Under United States law, grants awarded through Lone Star Prize may not be used for lobbying activities. The following definitions offer general guidance and parameters regarding lobbying. Should you become a Finalist/Awardee of the Lone Star Prize, Lyda Hill Philanthropies will work with you to refine any allowable activities.
LOBBYING – Please visit IRS.gov for rules governing lobbying
Attempts to influence legislation, commonly known as lobbying, may be of two types, direct or indirect:
Direct lobbying refers to certain communications directly with government personnel who are involved in the legislative process. They may be legislators or employees of legislative bodies, or other government personnel who participate in the formulation of the legislation concerned. A communication with these government personnel will be lobbying only if it both refers to specific legislation and indicates a view on that legislation.
Indirect (or "grass roots") lobbying refers to communications with members of the general public. Certain "public relations" or educational activities may constitute indirect lobbying, and others will not.
Indirect lobbying communications include only communications that (1) refer to specific legislation, (2) indicate a view on the legislation, and (3) encourage the recipient of the communication to take action with respect to the legislation.
There are a few specific exceptions from prohibited lobbying. The most important of these for the Lone Star Prize grantees are the exception for examinations and discussions of broad social, economic, and similar problems and the exception for nonpartisan analysis, study, or research.
A communication regarding broad social, economic, and similar problems will not constitute lobbying, even if the problems discussed are of a type with which government would be expected to deal eventually. Accordingly, it is permissible to speak to legislators or the general public about problems that the legislature should address. These communications may not, however, discuss the merits of a specific legislative proposal or directly encourage recipients to take action with respect to the legislation.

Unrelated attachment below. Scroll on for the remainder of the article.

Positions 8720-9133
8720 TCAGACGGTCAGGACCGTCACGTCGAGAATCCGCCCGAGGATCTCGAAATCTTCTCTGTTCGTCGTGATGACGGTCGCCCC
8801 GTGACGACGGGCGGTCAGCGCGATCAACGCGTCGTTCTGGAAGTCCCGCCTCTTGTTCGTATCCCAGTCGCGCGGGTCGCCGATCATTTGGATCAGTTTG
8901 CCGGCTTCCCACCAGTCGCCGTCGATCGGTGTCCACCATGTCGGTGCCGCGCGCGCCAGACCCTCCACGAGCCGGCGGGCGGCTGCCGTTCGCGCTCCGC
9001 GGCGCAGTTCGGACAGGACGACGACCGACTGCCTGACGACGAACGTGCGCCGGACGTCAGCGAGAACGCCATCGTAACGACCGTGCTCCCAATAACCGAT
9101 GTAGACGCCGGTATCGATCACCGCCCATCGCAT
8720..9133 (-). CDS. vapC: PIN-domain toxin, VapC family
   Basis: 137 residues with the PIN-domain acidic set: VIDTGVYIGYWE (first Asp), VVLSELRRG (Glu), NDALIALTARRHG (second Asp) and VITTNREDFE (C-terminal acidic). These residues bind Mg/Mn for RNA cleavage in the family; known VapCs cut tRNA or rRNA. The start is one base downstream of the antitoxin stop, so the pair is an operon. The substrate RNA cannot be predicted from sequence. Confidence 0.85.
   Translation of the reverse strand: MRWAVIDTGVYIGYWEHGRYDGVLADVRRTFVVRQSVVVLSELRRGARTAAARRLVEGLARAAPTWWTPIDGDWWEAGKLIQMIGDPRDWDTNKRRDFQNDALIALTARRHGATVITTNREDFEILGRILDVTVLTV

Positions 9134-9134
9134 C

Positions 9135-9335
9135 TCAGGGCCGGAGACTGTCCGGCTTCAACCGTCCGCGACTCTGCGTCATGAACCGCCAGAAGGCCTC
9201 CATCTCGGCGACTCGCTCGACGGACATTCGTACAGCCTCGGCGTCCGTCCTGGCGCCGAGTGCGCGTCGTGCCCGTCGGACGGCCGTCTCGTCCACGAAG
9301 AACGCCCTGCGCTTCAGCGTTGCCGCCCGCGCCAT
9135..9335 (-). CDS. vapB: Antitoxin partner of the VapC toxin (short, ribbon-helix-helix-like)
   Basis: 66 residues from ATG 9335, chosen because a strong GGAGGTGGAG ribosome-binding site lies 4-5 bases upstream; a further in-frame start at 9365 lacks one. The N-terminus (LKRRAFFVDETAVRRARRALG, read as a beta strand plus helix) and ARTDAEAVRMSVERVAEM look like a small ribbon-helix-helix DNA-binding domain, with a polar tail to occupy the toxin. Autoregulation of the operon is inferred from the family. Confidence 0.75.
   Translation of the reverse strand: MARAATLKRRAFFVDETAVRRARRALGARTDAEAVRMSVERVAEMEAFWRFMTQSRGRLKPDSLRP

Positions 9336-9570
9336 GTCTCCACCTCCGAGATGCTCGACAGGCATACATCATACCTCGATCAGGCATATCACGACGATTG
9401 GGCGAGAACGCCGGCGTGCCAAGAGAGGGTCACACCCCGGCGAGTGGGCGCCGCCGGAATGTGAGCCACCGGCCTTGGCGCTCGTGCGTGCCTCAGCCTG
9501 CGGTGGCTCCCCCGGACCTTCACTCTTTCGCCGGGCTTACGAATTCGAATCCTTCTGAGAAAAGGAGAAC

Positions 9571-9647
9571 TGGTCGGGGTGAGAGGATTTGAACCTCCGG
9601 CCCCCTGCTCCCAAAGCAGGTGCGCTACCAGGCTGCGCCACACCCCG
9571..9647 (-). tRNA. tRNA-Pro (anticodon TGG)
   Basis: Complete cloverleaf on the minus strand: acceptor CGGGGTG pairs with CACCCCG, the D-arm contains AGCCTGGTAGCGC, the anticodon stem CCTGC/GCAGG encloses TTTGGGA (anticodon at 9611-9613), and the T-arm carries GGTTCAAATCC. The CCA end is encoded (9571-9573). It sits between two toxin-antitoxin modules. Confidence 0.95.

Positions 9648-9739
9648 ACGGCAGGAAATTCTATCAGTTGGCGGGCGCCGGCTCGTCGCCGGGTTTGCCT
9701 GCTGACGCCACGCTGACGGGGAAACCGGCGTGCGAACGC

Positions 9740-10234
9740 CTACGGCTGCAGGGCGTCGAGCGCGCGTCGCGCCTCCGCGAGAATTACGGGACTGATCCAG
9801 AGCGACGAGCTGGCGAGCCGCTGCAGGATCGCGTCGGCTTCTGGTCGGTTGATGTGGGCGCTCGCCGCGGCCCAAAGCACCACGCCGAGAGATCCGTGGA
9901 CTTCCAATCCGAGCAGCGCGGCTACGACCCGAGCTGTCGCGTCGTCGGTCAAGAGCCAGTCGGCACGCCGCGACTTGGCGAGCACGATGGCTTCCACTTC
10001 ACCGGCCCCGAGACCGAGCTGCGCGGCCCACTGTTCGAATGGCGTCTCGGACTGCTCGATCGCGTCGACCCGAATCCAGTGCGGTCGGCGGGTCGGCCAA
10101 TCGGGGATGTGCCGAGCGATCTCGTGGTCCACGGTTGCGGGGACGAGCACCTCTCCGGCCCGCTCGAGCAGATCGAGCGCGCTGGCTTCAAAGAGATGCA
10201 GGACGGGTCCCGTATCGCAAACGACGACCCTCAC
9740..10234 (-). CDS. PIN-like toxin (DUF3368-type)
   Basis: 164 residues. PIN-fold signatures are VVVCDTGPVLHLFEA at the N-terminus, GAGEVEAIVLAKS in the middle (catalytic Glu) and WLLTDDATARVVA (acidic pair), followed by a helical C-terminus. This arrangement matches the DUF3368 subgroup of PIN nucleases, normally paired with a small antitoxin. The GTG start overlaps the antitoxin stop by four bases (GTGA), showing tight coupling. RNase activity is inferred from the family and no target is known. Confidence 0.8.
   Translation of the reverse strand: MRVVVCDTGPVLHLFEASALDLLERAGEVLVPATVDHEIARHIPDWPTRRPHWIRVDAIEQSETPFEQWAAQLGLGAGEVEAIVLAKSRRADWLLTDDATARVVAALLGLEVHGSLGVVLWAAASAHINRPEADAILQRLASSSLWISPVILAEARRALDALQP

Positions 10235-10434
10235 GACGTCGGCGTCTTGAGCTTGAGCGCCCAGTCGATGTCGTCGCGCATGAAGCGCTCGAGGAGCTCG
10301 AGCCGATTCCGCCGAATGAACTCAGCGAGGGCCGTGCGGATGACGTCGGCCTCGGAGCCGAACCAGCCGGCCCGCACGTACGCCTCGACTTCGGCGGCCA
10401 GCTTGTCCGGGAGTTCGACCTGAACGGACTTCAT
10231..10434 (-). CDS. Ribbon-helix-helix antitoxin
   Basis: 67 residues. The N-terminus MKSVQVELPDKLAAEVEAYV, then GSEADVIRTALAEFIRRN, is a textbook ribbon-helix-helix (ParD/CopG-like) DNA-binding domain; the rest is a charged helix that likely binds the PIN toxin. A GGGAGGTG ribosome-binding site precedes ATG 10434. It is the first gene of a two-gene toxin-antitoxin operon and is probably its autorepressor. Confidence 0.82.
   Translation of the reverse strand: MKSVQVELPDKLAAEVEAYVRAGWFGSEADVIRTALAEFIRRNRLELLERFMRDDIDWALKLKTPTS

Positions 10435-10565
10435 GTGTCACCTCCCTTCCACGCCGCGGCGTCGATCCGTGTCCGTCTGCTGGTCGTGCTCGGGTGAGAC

Nonpartisan analysis, study, or research means an independent or objective exposition of a particular subject matter. It may advocate a particular position or viewpoint, so long as there is a full and fair discussion of the pertinent facts, which is sufficient to enable an individual to form an independent opinion or conclusion.
The results of nonpartisan analysis, study, or research may indicate a view on specific legislation, and they may be communicated to a legislator or government official or employee involved in the legislative process. They may not, however, be communicated to members of the general public with a direct encouragement to the recipient to take action with respect to the legislation.
A grantee may not use the nonpartisan analysis, study, or research exception, such as by omitting the direct encouragement to take action, and then later use the communication for lobbying purposes. If it does, and if the grantee's primary purpose in preparing the original communication was for use in lobbying, the amounts spent to prepare the original communication will be treated as funds used for lobbying.
The use of any Lone Star Prize grant monies to participate in any political campaign on behalf of or in opposition to any candidate for public office is also prohibited by United States law. This applies to elections both inside and outside the United States.
Also, no Lone Star Prize grant monies may be used to make any payments that would be illegal under local law, such as to offer money to a public official to perform an official action or to omit or to delay an official action.
PERMISSIBLE AND PROHIBITED ACTIVITIES
Some Permissible Public Policy Activities
Some Prohibited Public Policy Activities
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